As a trusted and valued client, AARP has helped her build her agency’s footprint. This relationship has resulted in d expósito & Partners’ ability to expand their client marketing and public relations capabilities. "As a result of our partnership, we have grown our company and become a better organization." As for Hispanic marketing, she said that AARP is a trendsetter as it dives deep into learning about the needs and wants of the Hispanic 50-plus market and the multicultural segments at large. Reflecting on her firm’s leading role in multicultural marketing, she notes, "We feel an enormous sense of obligation to our elders in the Hispanic community. AARP offers solutions to that sense of obligation. It offers help, support and guidance regarding health care, caregiving and financial services. We call it SALUD, DINERO and AMOR. And although AARP may be perceived by some as being a retired person's organization, it really is not at all services for the 50+ segment.  It is for people who are very much alive — for people who are looking for real possibilities, at this stage, to make life as fulfilling as it can be!”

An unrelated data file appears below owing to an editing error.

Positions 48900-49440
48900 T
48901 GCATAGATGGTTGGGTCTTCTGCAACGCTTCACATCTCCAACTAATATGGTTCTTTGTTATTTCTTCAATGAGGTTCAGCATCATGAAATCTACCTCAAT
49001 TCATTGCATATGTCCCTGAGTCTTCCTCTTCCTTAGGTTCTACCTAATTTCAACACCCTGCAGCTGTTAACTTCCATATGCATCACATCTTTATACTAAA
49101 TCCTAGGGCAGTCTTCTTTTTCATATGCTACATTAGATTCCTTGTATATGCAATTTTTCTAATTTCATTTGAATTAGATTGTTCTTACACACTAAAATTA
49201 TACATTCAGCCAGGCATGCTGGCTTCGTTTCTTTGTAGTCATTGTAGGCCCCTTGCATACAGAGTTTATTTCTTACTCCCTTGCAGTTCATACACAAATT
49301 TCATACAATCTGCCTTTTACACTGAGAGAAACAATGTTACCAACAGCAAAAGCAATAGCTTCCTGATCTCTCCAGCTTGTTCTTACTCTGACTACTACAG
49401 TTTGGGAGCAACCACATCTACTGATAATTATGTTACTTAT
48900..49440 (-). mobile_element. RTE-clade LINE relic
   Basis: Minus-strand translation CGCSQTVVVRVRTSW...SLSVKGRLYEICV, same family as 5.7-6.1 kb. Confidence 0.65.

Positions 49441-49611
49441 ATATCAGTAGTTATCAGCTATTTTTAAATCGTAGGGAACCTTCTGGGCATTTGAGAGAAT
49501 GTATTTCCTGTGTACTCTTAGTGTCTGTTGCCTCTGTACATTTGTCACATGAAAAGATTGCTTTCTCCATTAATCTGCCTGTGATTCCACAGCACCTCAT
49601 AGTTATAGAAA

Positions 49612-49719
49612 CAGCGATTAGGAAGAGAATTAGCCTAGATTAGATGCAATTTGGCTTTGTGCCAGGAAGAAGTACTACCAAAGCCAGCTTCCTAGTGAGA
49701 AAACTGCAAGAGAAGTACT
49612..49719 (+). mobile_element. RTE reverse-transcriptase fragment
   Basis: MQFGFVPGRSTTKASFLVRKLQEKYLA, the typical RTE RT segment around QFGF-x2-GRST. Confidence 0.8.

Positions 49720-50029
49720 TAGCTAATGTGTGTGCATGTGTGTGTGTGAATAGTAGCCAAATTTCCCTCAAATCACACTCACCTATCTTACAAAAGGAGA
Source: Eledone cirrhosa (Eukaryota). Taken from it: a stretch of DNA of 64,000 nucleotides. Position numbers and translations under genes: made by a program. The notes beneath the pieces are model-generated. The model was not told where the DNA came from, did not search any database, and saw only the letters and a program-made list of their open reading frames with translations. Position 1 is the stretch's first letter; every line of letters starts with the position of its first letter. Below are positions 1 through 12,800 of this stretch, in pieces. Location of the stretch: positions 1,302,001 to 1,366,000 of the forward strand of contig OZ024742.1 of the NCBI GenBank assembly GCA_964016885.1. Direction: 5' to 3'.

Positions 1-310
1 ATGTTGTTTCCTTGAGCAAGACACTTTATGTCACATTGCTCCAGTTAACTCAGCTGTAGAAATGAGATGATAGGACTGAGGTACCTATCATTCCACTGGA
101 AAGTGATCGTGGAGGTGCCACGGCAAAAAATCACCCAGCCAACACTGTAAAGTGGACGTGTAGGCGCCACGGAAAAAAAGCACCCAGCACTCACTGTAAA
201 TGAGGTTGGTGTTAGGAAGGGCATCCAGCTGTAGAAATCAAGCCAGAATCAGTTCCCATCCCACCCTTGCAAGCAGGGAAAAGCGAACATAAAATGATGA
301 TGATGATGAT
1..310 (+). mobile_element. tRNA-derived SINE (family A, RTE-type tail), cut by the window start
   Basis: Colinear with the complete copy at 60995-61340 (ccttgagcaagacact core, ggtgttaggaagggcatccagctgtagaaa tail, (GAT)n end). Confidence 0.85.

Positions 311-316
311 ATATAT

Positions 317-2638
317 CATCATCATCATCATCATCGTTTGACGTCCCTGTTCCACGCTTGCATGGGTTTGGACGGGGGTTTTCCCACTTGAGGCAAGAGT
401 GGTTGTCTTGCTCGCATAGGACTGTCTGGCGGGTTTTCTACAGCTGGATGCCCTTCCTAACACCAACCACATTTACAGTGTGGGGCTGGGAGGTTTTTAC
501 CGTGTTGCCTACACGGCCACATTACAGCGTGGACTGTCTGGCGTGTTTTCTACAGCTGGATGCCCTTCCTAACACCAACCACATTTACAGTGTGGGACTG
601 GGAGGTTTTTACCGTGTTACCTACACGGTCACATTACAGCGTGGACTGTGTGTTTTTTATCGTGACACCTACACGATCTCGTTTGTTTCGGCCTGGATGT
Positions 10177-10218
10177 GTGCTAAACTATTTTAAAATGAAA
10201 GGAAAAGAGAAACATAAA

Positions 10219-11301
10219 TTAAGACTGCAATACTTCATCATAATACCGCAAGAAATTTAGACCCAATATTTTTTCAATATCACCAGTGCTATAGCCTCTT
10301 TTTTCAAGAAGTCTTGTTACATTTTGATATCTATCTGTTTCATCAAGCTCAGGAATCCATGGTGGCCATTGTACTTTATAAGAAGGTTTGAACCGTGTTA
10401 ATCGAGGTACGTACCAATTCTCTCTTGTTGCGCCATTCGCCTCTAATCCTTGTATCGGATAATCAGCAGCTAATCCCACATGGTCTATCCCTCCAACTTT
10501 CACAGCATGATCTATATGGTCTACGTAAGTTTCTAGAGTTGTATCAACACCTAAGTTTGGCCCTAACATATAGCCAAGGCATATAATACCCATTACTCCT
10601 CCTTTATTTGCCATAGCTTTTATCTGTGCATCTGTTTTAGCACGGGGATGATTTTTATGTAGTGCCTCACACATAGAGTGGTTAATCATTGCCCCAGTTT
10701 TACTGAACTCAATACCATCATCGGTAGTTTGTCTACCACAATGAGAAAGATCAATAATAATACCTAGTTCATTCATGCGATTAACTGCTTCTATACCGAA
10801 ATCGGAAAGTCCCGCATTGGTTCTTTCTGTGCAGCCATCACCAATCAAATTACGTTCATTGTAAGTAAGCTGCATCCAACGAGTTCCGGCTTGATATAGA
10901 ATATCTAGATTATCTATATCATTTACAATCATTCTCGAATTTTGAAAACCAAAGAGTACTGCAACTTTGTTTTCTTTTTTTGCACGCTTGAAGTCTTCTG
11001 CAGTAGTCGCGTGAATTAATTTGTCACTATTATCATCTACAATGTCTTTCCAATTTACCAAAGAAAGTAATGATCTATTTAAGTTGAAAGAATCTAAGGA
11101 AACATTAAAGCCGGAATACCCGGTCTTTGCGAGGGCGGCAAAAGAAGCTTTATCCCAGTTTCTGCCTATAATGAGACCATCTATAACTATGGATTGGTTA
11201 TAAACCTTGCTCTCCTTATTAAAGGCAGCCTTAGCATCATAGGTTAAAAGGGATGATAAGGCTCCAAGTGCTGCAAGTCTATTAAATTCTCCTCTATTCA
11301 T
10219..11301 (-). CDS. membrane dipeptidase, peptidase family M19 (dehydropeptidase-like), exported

As she reflects on her prolific career, she notes that her passion and commitment to what she does are what have allowed her to keep making a mark in U.S. communications. Her former boss, U.S. ambassador to Canada and former CEO of Young & Rubicam, Ed Ney, referred to her as “the most important Madison Avenue success story of a woman not born in the United States.” Of d expósito, Daisy says, "We have the talent and the intelligence, and we demonstrate that we can do things even better, beyond language and in any language.” With countless creative, industry and community awards, she describes herself this way: “I'm a marketer, but in reality I'm very much an activist. Because I look at how we can support people, make their lives a bit easier, and, more importantly, I care about giving people a voice.”